Who is Seker? The Myth, story, history of Seker the Egyptian God. Information on the Gods of ancient Egypt.
Seker; An Egyptian funerary god in the form of a mummified man with the head of a falcon. Seker’s cult centre was the necropolis of Memphis and his domain one of the divisions of the underworld, where the serpent-like Nehebkau lay in wait for the dead. Often Seker was identified with Osiris, who also appears swathed like a mummy, and with the divine artificer Ptah, whose cult was celebrated in the city of Memphis. It has been suggested that Ptah’s name may share the same origin as the Semitic rool ‘to open’, implying, as with Min, an early connection with fertility.
Another mummiform deity with the head of an ape was Hapy, one of the four sons of Horus. His special duty was to guard the jar containing controversy with St Peter. The Acts of Peter, whose theme is the demise of Simon, may have been Ebionite in origin. The real opponents of St Paul were undoubtedly the leaders of the Jewish converts living in Jerusalem. They included the original disciples of Jesus and they seem to have rejected the version of the faith expounded to the Gentiles by St Paul, a Hellenistic Jew and the first saint not to have known the historical Messiah. He viewed conversion as the adoption of a new religion, Christianity, which had discarded the trappings of Hebrew belief, like circumcision and the payment of temple tithes. After the Roman destruction of Jerusalem in 70, the challenge to St Paul’s theology ceased, and converts were freely accepted into the fold.
The germinal significance of Simon Magus was recognized. Bishop Irenaeus (130-200) wrote that from him ‘all heresies originated. … He led about with him a certain Helen, after he had redeemed her from a life of prostitution in Tyre. … He said she was the first conception of his mind, the Mother of all, through whom in the beginning he had the idea of making angels and archangels. This Idea, leaping forth from him and knowing what her father had willed, descended and generated angels and archangels, by whom this world was created.’ Angelic envy and ignorance led to her enslavement in a human body, so that her soul ‘transmigrated’ down the ages, once animating Helen of Troy, till finally Simon came ‘to rescue her and free her from her bonds, before he offered men salvation through his knowledge’.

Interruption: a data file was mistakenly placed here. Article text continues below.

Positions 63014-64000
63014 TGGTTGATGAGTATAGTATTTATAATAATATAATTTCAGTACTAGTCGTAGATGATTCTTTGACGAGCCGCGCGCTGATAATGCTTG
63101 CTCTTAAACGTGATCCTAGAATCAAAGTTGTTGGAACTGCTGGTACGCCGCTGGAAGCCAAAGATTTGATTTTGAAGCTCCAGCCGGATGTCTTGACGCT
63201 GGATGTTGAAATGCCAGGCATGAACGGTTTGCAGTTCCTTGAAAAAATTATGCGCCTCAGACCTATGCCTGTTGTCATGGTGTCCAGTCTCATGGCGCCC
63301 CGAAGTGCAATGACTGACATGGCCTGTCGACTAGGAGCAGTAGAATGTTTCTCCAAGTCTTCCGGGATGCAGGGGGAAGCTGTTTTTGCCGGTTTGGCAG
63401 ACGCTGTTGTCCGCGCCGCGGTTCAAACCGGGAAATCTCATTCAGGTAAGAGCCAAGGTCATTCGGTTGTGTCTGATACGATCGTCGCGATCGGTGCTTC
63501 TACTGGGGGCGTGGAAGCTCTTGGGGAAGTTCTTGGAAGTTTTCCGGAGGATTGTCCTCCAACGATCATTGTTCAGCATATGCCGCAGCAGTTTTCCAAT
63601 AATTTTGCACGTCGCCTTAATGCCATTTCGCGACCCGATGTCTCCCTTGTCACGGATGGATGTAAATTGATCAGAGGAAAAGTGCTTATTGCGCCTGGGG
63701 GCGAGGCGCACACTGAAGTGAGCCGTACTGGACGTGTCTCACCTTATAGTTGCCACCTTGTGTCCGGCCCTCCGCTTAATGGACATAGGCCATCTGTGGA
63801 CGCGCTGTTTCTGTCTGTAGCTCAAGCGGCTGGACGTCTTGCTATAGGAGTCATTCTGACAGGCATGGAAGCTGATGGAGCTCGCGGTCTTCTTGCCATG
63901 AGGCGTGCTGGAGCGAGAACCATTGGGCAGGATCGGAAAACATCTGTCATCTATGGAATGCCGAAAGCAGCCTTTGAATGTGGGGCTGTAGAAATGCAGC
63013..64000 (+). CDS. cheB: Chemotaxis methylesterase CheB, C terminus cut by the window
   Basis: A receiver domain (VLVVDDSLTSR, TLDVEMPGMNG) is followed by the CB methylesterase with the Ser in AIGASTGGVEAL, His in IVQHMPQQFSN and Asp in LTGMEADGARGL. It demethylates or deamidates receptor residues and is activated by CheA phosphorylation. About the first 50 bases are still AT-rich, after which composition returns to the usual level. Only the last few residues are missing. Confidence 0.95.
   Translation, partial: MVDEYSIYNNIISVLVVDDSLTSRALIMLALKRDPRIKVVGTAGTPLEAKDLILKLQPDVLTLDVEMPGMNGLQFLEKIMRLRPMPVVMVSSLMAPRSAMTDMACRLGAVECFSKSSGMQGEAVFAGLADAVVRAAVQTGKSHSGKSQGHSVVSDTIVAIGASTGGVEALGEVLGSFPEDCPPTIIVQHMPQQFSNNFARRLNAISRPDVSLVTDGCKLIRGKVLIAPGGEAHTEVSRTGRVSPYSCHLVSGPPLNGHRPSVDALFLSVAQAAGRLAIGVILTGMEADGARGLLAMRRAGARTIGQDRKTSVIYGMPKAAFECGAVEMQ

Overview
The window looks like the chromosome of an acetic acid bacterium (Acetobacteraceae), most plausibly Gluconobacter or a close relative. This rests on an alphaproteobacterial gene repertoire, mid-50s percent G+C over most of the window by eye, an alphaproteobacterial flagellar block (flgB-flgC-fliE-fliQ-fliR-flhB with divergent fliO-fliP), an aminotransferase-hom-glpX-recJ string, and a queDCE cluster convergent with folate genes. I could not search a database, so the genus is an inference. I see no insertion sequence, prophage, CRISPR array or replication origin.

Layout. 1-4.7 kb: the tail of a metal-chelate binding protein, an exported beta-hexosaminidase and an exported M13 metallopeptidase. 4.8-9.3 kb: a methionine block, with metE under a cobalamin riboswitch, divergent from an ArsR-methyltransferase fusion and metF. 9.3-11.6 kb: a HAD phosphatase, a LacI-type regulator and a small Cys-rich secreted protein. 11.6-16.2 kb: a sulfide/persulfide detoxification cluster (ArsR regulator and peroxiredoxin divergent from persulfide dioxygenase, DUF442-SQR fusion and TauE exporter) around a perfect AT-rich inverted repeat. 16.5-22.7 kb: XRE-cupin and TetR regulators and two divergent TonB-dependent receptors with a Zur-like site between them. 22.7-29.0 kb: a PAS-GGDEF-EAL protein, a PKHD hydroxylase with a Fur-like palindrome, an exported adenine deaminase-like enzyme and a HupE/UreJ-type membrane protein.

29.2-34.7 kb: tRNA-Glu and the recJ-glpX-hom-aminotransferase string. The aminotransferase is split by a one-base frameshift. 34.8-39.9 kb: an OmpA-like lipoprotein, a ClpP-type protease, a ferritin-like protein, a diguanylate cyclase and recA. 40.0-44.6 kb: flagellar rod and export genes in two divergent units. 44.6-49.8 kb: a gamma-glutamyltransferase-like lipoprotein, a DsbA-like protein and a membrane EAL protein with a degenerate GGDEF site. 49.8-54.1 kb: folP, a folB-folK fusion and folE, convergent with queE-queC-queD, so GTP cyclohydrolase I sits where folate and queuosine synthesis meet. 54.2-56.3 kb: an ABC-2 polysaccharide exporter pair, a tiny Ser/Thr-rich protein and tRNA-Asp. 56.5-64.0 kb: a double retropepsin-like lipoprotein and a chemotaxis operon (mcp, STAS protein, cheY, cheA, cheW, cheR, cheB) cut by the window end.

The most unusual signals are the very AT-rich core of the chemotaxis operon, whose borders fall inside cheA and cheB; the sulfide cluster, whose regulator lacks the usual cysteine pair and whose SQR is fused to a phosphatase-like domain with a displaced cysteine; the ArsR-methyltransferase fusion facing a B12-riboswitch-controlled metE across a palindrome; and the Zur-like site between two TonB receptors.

Gnosis, ‘knowledge’, was the principal claim of people like Simon Magus, who passed on to initiates an understanding of the cosmos, human nature, and destiny. The sharp dichotomy of body and soul in Gnosticism found a cosmological analogue in the opposition of the Demiurge and the supreme being, which Simon said he was. Although the Demiurge created the world, about ad 160 the Gnostic philosopher Ptolemaeus wrote that this being, ‘who is impotent to know spiritual things, considered he was the only God and said through the prophets “There is no other one”‘. The archetypal conjurer, Simon Magus is only remembered today in the sin of simony.